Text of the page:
Oxidative stress and fluctuations of free and conjugated polyamines in the halophyte Mesembryanthemum crystallinum L. under NaCl salinity
- 151 Downloads
The accumulation of conjugated and free polyamines in plants is very important for their protection against oxidative stress induced by abiotic factors. In the present study, the species halophytic plant Mesembryanthemum crystallinum L. was used as a model system in which the process of Crassulacean Acid Metabolism induction is linked with oxidative stress, especially under salinity conditions. A comparative analysis of the content of free polyamines, perchloric (PCA)-soluble and PCA-insoluble conjugated polyamines in mature leaves and roots was carried out with plants exposed to salinity. It was found that adult leaves and roots under normal conditions or salinity (400 mM NaCl) contained all types of free polyamines (putrescine, spermidine, spermine, and cadaverine). In leaves only PCA-insoluble conjugates were found, which showed a tendency to grow with increased duration of salt action (1.5–48 h). In contrast to leaves, in roots all forms of polyamine conjugates (PCA-soluble and -insoluble) were detected. However, the formation of all conjugates, especially PCA-soluble forms in roots, was sharply inhibited by salt shock (400 mM NaCl, 1.5 h) or exogenous cadaverine (1 mM) treatment. PCA-soluble conjugates of cadaverine in roots were found only when the treatment was carried out in combination with aminoguanidine (1 mM), as a result of diamine oxidase inhibition and consequently a decreasing of H2O2 production in plant cells. The activation of diamine oxidase and guaiacol peroxidase by NaCl or exogenous cadaverine was observed in leaves and roots. Thus, the activation of oxidative degradation of polyamines combined with H2O2–peroxidase reaction in cells are involved in the regulation of free and conjugated polyamines titers under salinity.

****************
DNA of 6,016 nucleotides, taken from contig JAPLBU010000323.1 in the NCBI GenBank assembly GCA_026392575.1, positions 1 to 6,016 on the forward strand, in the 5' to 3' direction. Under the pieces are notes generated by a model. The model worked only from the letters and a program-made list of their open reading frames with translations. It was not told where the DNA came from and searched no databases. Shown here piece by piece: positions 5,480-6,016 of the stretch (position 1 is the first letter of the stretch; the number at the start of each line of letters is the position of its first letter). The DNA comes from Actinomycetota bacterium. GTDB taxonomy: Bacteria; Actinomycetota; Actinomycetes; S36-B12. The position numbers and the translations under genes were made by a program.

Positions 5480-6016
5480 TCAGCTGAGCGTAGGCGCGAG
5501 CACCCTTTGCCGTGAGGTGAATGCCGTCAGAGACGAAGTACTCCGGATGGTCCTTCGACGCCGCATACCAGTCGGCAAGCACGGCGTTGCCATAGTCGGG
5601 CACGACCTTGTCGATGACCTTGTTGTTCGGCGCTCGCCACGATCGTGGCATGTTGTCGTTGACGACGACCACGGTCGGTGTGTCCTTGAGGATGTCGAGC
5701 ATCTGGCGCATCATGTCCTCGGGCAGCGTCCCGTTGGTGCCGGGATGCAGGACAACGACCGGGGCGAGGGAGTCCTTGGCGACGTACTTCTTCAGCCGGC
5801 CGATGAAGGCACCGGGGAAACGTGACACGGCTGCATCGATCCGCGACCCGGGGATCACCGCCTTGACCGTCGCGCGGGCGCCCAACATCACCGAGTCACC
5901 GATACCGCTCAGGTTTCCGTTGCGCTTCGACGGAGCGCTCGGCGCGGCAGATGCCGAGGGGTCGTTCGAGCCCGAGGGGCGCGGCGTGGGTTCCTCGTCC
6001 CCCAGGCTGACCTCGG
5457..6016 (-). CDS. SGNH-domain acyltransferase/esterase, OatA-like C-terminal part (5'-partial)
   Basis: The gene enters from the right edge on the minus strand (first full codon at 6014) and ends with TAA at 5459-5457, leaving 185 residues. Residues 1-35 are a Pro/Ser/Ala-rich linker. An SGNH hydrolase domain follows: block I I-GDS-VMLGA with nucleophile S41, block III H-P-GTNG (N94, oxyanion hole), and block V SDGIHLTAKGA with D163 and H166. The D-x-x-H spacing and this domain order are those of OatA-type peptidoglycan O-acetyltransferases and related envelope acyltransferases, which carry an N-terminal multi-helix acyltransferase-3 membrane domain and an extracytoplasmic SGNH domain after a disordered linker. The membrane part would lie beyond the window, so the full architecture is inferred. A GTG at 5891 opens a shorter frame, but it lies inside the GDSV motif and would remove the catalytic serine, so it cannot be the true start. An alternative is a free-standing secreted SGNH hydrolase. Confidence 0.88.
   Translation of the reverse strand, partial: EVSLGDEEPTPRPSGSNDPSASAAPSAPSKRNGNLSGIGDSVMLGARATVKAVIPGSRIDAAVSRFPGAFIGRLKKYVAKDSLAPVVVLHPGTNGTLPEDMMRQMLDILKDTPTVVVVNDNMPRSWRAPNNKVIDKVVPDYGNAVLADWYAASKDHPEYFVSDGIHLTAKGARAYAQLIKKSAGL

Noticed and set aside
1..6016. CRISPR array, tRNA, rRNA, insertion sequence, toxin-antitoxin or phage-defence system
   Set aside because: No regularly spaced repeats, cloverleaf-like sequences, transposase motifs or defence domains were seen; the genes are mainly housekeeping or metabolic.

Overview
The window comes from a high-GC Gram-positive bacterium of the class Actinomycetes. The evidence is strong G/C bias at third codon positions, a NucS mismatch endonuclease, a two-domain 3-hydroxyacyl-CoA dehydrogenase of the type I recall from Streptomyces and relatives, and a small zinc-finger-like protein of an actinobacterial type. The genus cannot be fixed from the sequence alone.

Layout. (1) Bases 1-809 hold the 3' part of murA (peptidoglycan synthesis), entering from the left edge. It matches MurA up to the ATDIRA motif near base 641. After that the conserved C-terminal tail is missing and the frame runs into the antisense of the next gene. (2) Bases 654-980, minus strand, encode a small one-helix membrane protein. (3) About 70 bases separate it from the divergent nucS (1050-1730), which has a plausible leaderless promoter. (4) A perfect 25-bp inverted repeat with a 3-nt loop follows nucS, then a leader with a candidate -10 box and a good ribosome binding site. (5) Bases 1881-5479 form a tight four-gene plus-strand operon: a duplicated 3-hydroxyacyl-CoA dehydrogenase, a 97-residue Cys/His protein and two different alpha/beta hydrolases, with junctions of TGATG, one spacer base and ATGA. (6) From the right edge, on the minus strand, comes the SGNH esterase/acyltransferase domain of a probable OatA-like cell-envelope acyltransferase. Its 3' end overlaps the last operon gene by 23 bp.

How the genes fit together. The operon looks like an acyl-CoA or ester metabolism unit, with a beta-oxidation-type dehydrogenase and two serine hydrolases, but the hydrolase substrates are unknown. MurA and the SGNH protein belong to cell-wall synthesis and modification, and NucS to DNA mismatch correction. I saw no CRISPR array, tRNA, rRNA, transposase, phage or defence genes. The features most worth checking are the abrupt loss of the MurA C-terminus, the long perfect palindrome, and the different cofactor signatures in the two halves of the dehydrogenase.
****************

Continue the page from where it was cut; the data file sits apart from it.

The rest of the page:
KeywordsFree and conjugated polyamines Salt and oxidative stresses Mesembryanthemum crystallinum L.
Crassulacean acid metabolism
Unable to display preview. Download preview PDF.
The authors are grateful to Professor Nella L. Klyachko from the Institute of Plant Physiology (Moscow, Russia) for valuable assistance in translating this manuscript from Russian into English. This work was partially supported by the Russian Foundation for Basic Research (project no. 04-04-48392) and by the program of the Presidium of RAS (Cell and Molecular Biology).
- Bagni N, Pistocchi R (1991) Uptake and transport of polyamines and inhibitors of polyamine metabolism in plants. In: Slocum RD, Flores HE (eds) Biochemistry and physiology of polyamines in plants. CRC Press, Boca Raton, pp 105–118Google Scholar
- Chance B (1954) Special methods: catalase. In: Glick D (ed) Methods of biochemical analysis. Interscience Publishers, New York, p 408Google Scholar
- Langerbartels C, Kerner K, Leonardi S, Schraudner M, Trost M, Heller W, Sanderman H (1991) Biochemical plant responses to ozone. 1. Differential induction of polyamine and ethylene biosynthesis in tobacco. Plant Physiol 95:882–887Google Scholar
- Ślesak I, Karpińska B, Surówka E, Miszalski Z, Karpiński S (2003) Redox changes on chloroplast and hydrogen peroxide are essential for regulation of C3–CAM transition and photooxidative stress responses in the facultative CAM plant Mesembryanthemum crystallinum L. Plant Cell Physiol 44:573–581PubMedCrossRefGoogle Scholar
- Takahama U (1989) A role of hydrogen peroxyde in the metabolism of phenolics in mesophyll cells of Vicia faba L. Plant Cell Physiol 30:295–301Google Scholar